Cruise control

Standby mode for cruise control

Updated 11/9/2020

Standby mode for cruise control

Cruise control (CCCruise Control) can be deactivated and set in standby mode. This can take place automatically or be done by the driver.

Standby mode means that the function is selected in the driver display but not activated. The symbol in the driver display is extinguished and cruise control does not then regulate the speed.

Standby mode on driver intervention

Cruise control is deactivated and set to standby mode if any of the following occur:

  • The foot brake is used.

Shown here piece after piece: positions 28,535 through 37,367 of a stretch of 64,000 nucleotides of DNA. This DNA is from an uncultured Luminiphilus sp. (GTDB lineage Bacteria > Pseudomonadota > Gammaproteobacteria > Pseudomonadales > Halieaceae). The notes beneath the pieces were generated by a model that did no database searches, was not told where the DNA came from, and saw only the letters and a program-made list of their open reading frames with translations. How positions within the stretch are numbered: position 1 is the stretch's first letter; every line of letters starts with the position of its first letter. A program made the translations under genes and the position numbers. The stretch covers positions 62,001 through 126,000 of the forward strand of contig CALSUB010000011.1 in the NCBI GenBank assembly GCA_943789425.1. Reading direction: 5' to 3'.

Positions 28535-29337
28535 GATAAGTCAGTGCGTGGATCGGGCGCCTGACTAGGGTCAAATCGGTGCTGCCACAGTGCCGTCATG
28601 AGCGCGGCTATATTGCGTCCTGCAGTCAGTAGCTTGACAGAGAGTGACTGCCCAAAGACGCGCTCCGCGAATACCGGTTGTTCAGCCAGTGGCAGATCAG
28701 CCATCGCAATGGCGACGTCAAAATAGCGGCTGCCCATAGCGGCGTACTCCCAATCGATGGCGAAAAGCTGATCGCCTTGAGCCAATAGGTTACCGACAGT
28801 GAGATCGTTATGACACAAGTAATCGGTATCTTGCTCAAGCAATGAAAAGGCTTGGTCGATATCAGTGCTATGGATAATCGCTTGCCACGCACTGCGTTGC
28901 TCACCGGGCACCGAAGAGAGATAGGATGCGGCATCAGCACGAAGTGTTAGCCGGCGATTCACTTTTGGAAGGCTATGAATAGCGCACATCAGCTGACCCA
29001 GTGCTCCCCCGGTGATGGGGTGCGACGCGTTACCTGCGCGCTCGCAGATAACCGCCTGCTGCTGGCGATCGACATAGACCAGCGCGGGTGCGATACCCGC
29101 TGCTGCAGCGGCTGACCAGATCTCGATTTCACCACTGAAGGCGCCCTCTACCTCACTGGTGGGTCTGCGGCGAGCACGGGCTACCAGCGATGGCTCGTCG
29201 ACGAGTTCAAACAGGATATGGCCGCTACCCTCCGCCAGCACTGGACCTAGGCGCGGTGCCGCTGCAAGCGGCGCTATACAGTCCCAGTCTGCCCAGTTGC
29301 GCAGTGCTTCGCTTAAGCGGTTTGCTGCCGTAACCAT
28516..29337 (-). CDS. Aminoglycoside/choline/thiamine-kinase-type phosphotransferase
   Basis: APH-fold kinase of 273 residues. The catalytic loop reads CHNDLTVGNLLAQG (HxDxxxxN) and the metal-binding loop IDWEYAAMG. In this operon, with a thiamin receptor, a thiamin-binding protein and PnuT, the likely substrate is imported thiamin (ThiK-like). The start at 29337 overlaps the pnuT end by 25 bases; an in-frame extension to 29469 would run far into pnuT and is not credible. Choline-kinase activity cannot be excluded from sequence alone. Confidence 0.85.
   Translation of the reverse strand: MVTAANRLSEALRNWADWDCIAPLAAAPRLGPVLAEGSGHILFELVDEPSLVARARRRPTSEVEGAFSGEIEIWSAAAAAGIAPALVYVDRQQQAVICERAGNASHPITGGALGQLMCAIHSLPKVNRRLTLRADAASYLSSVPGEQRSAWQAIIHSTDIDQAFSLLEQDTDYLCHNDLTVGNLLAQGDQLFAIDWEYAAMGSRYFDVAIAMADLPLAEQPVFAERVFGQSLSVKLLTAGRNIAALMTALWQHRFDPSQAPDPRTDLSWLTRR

• The gear selector is moved to N position.
  • The driver maintains a speed higher than the stored speed for longer than 1 minute.

The driver must then control the speed himself/herself.

A temporary increase in speed with the accelerator pedal, e.g. during overtaking, does not affect the setting - the car returns to the last stored speed when the accelerator pedal is released.

Automatic standby mode

Activation of automatic standby mode can be due to one of the following:

  • The wheels are losing traction.
  • The engine speed is too low/high.
  • Brake temperature is too high.
  • Speed falls below 30 km/h (20 mph).

The driver must then control the speed himself/herself.


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